Republican presidential nominee Donald Trump hammered home his intent to achieve peace through strength and to restore law and order in the United States at a Waukesha rally Wednesday.
Over a thousand supporters crowded inside the Waukesha County Expo Center to hear Trump speak, while hundreds of protesters stationed outside the center. Trump touted his tough-on-crime agenda in the deeply-conservative Milwaukee suburb and said tough policies wouldn’t just improve lives for whites in suburbs, but for minorities in high-crime inner cities as well.
“The people in Milwaukee? They’re going to love Donald Trump,” Trump said. “We’re going to have safety. We’re going to save thousands of lives.”
Paul Farrow, Waukesha County executive and host of the rally, asserted Waukesha is the reddest county in the state of Wisconsin, and among the reddest in the country. With the crowd’s help, he said, Waukesha could help turn all of Wisconsin red for the November election.
To whip up support in Waukesha, Trump’s campaign had a strong lineup of conservative speakers, including a surprise appearance from former New York City mayor Rudy Giuliani.
Giuliani said Hillary Clinton and other Democrats have been “mocking people into poverty” by fostering dependence on government.
“[Minorities are] locked into a system of dependency,” Giuliani said. “Donald Trump wants to give them the ladder to success, he wants to put down the ladder to success, and you know what the ladder to success is? It’s a safe community, a good education and a good job.”
Citing recent statistics about crime increases across the country, Trump said the government’s focus should be on supporting the police. He directly cast a line to those living in America’s inner cities and struggling with violence.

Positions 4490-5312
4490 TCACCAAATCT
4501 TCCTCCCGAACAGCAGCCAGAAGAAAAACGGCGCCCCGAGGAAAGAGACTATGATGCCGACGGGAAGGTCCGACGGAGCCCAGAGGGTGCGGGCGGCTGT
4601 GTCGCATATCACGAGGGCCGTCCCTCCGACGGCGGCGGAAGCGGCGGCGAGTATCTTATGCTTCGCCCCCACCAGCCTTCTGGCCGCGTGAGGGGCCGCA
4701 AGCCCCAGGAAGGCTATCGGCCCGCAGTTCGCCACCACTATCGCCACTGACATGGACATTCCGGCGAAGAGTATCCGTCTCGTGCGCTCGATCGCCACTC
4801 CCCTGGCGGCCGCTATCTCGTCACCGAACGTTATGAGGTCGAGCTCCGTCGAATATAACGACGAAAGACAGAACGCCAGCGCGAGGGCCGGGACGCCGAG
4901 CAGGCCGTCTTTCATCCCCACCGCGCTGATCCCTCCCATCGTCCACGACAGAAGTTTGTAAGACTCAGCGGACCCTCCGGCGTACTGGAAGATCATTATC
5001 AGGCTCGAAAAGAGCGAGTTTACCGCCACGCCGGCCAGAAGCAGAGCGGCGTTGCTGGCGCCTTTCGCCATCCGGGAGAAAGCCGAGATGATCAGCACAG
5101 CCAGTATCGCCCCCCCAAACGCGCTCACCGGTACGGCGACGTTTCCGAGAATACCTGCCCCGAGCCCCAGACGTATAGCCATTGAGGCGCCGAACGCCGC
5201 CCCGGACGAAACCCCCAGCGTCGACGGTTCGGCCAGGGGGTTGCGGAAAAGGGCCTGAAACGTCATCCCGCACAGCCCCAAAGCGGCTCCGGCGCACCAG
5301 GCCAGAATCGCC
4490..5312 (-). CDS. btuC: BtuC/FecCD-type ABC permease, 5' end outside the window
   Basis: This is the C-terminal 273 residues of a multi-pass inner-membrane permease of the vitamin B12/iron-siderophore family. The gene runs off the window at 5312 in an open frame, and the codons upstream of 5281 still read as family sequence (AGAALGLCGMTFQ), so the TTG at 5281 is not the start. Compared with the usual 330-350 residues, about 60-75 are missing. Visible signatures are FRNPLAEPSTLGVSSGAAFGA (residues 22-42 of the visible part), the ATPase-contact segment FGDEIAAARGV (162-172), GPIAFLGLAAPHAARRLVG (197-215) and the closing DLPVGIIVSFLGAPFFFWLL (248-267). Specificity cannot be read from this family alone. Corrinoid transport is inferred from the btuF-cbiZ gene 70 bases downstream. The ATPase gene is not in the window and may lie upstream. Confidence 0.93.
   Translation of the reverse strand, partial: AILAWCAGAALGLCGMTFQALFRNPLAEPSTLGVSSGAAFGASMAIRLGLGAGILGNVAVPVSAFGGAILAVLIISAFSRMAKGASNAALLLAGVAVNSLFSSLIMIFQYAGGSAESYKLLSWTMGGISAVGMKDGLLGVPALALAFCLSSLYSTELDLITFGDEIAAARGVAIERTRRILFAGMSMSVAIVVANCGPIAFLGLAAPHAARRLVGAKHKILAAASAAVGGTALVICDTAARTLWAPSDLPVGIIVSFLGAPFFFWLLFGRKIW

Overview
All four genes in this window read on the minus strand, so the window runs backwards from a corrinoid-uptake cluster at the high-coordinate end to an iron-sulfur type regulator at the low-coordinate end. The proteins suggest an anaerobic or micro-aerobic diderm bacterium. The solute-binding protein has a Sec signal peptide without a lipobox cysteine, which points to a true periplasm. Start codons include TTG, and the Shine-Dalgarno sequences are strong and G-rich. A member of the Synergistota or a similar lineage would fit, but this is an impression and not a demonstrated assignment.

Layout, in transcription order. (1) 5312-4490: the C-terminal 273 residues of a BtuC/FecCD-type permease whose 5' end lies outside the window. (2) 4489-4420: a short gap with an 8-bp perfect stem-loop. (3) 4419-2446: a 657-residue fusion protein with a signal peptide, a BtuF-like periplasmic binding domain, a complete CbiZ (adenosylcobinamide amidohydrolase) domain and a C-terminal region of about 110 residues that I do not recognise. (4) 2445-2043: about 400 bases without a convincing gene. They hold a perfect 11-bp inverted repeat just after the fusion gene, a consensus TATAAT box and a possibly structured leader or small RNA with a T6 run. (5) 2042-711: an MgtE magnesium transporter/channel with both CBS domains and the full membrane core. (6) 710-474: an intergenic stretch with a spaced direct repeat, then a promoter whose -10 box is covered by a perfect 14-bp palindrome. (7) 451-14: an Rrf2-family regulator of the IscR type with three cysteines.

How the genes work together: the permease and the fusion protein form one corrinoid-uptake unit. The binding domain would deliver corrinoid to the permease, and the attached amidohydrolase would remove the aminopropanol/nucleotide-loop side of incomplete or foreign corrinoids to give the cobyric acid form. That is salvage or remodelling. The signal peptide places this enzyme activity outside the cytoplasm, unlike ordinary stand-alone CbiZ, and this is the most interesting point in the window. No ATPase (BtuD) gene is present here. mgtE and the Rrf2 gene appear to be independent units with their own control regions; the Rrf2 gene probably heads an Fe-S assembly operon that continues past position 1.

“To the inner cities in America, what the hell do you have to lose?” Trump asked. “I will fix it, vote for me.”
But Trump and other conservatives at the rally didn’t just talk peace at home. Former Wisconsin U.S. Sen. Bob Kasten, an outspoken Ronald Reagan-era conservative, said Trump would financially support the military and bring about peace abroad.
David Clarke, the widely-popular conservative Milwaukee County sheriff, compared the presidential nominee to a modern-day Reagan. He said Trump won’t be afraid to handle radical Islamic terrorism or inner city crime.
“Ronald Reagan was made to win the Cold War, and I believe that Donald J. Trump was made for this moment of turmoil in the United States,” Clarke said.
Former Wisconsin Gov. Tommy Thompson also compared the Republican nominee to Reagan.
He said the country was at a pivotal point, and just like Reagan’s, Trump’s election would lead the country into a tough-on-crime era.
“We have the opportunity, ladies and gentleman, to elect another individual that is leading a movement,” Thompson said. “A movement of patriotism, of supporting law enforcement officers, of getting tough with criminals and saying you’ve got to have law and order.”
And abroad, Trump said while it isn’t his intention to deploy the military, bolstering it is the best way to show other countries the dominance of the U.S. on the world stage. In contrast, Trump said, his opponent Hillary Clinton would further dismantle the military.
“It’s all about we,” Trump said. “This is a movement, folks. A movement like they’ve never seen before.”